• Once the mainline is full, check to see if the water meter gauges are moving or standing still. If not movement, no leaks are present.
    • Note: for this to be accurate, there needs to be either a dedicated water meter for irrigation or the building’s water cannot be used while the check is taking place
  • If the water meter gauge(s) are moving there is most likely a leak somewhere in the mainline.
    • From here, you will need to troubleshoot and location the source of the leak. Check both inside and out. Leaks are often located where the valve meets the mainline
  • Repair any leaks found and recheck the water meters again
  • Recharge mainlines
  • If a proper identification tag is not installed, be sure to add one at the shutoff to indicate what the valve controls
    • Be sure to inform customers or build staff how to shut off the water for the irrigation system

3. Check Controllers and Rain Sensors

Controllers are vital to making sure that the system is running efficiently and any issues are caught early. Each controller should be checked at the beginning of the season.

Below is the detailed step-by-step process for checking a controller:

  • Using a multi-meter check that the 110-volt power to controller receptacle is on
    • If no power: Check the electrical panel and be sure the breaker has not been tripped. If breaker has not been tripped and still no power, inform the customer to have their licensed electrician fix the issue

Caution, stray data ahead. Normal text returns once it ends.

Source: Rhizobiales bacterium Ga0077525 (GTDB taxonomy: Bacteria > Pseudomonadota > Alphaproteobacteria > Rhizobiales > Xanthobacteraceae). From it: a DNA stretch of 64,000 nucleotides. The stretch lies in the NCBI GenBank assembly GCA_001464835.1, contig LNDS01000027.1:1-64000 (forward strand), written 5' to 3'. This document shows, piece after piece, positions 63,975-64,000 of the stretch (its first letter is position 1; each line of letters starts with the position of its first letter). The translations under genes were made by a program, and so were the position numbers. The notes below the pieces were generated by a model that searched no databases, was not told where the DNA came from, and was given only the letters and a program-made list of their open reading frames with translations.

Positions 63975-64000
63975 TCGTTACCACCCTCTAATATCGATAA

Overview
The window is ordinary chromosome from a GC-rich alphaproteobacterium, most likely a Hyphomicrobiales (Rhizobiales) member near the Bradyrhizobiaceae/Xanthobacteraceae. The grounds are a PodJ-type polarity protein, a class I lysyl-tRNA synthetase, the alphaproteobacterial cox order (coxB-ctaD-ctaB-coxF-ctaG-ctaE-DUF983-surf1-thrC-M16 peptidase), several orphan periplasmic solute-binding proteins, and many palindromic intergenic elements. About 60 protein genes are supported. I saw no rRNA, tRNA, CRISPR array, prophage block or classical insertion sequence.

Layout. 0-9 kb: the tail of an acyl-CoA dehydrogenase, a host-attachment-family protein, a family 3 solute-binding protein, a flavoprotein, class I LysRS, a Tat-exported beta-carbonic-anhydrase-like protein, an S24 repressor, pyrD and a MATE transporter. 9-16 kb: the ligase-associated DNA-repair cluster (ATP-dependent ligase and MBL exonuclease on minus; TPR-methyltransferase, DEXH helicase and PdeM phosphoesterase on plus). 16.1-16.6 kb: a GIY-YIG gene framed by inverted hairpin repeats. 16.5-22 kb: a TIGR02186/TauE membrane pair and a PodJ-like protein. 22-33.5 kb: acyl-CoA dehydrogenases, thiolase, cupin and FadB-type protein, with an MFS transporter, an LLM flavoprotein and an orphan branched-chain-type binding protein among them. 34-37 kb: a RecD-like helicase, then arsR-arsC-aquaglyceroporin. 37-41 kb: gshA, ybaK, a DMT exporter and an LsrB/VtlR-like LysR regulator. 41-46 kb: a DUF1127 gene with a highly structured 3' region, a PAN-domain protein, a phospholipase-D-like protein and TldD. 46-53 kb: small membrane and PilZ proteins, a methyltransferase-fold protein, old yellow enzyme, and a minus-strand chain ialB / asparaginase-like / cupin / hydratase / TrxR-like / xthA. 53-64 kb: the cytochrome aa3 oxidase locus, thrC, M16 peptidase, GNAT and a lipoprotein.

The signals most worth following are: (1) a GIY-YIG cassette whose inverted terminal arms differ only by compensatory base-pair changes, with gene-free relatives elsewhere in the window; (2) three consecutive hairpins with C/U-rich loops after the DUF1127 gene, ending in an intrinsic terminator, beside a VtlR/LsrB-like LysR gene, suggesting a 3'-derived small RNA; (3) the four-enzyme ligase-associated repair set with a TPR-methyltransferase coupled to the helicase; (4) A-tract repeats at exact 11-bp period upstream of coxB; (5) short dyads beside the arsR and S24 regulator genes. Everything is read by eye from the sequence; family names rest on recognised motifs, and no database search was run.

• Once 110-volt power is on, turn on the controller and test the 24-volt post is receiving approximately 24 volts.
    • Do not install battery until after these checks. Batteries will power up the display making everything seem like it is working properly
    • If there is not 24 volts inside controller, controller transformer is probably bad. Replace transformer or have the controller serviced
    • Once the controller is on and receiving the 24 volts, you can replace the old batteries

Next you should test that the rain sensor is working properly and not operating during wet weather.

  • Rain sensor should be set to “bypass”
  • Set controller to correct time, day, month, year. Double check that everything is correct, including a.m. vs p.m.
  • Run the test inspection on a semi-automatic program with at least five-minutes to test every zone/station
  • Visit each zone to make sure it is working appropriately
  • Once test is complete, remove from the “bypass” mode and reprogram controller with the appropriate watering schedule